January 16-17, 2021 Second Sunday in Ordinary Time
The written notes from Fr. Dennis’ Sunday homily. This homily is meant to be heard and not read.
What Are You Looking For?
In the Gospel of John, the very first words that Jesus speaks in the gospel are these: “What are you looking for?” Jesus originally spoke these words to the new disciples who were searching. Now Jesus is speaking these very words to us today. So, what are you looking for? Our children are looking for faith; our youth are looking for truth and honesty, a faith relevant to their lives; our young adults are looking for values, a vocation; our older adults are looking for how to live and how to surrender to aging.
We all come here looking for something and everything. We don’t come here looking for nothing! But often it is in our emptiness we can let something else fill us beyond anything we could imagine. Sometimes it is in those hollow parts of our lives that Christ comes to us to fill us with new faith. If you are looking for everything and give little, you receive nothing. We are invited today, leave all you have to come and follow Jesus. Come and see! Mentors and teachers are so important to us, at any age, to help us see, hear and experience what we are looking for.
In our first reading, we have the story of Eli’s faith witness which helped to inspire young Samuel to become one of the great religious leaders of his day. “Here I am Lord, speak, your servant is listening.” Sometime when we are looking, we just need to listen. In our Gospel, we have the story of John and Andrew’s faith witness which brought Peter to recognize that Jesus is the long-awaited Messiah of Israel.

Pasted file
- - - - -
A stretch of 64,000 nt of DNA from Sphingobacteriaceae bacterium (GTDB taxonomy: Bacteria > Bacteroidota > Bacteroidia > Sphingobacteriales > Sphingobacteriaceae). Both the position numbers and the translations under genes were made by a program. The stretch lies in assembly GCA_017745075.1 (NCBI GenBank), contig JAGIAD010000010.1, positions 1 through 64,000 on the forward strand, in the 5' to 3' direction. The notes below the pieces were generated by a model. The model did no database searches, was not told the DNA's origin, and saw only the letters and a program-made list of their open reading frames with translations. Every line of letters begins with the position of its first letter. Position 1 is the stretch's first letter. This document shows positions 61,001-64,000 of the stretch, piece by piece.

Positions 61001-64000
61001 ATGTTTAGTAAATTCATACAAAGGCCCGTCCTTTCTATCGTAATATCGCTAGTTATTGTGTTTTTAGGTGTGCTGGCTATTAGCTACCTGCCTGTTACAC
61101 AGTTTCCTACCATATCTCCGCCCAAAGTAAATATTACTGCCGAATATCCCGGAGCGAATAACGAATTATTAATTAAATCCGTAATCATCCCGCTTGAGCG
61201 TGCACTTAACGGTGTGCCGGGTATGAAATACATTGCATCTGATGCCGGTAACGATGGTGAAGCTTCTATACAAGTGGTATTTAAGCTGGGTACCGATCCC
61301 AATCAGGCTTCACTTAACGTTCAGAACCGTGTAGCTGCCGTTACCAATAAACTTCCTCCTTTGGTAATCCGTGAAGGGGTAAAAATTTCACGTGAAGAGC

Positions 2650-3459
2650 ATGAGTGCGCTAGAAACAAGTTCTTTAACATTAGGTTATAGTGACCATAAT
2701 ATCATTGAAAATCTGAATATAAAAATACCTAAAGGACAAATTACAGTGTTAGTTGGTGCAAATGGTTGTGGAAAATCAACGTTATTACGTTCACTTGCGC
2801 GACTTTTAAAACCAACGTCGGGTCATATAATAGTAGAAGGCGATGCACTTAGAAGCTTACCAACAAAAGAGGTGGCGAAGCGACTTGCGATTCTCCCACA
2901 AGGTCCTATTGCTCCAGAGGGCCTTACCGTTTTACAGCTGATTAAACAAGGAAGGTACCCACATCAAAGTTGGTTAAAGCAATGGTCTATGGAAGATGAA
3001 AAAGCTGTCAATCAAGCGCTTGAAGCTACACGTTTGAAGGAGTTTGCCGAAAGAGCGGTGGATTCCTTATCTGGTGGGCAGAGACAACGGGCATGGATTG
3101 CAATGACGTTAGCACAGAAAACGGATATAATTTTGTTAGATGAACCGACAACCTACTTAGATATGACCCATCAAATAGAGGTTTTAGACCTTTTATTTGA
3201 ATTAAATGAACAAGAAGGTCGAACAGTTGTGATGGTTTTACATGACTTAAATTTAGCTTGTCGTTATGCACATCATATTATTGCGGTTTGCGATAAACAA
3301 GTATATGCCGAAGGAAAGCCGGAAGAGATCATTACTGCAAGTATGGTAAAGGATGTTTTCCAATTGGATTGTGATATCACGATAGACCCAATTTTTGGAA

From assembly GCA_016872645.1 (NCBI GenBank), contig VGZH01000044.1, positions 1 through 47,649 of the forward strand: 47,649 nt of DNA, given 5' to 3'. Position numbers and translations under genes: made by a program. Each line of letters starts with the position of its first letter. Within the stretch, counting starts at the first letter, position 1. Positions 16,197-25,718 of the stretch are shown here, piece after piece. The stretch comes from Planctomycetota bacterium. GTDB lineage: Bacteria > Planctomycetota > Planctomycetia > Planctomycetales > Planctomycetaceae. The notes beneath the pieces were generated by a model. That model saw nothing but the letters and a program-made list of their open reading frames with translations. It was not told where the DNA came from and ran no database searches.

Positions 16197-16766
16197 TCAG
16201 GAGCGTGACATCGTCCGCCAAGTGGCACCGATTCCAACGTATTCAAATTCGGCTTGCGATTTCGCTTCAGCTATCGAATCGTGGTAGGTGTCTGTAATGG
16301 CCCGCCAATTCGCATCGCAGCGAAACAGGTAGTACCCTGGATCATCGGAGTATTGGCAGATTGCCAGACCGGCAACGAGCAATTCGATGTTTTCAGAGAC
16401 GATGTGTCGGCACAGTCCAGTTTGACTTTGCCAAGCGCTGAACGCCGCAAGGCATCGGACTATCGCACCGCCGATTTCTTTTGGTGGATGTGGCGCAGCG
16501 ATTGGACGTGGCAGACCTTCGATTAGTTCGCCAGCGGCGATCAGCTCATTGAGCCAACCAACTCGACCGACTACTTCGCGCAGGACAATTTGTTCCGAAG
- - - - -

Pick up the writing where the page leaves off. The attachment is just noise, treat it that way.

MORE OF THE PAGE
Our readings today call each one of us to be good Christian teachers, through our words and deeds. Behind every great person there is some key person, a teacher or mentor, who brought forth that person’s goodness.
This role of teacher or mentor is expressed through the openness of Jesus in our Gospel with those who John the Baptist sent to follow him: “Where do you live, Lord?” Jesus invites us all to “Come and see,” come and experience! Jesus models to us that to be a good teacher means extending an open invitation to all who are searching to find meaning in their life. Jesus teaches us to look at life from a different perspective. Jesus’ teachings are creative and innovative. They were not imitations of what was in the past, but what could be in our human experience.
Each of us here can think of someone in a very special way, like Eli and Andrew, who was instrumental in challenging and inspiring us in our life. In my own personal faith experience, it is because of the examples of other priests and religious, like Fr. John Clay, that I continue to grow in my vocation.
In a real sense, “God does not call us to be successful but faithful”. Out of our faithfulness comes our success. In order for there to be faithfulness means that one has been challenged and met the challenge. There is no faith without the challenge. That is the lesson of life. Life is our teacher and our faith lesson. That is what the great teachers and saints’ lives show us. What are you looking for? It’s not enough just to know Jesus, but we need to experience Jesus’ powerful presence in our lives. Come and see and we say: “here I am Lord!”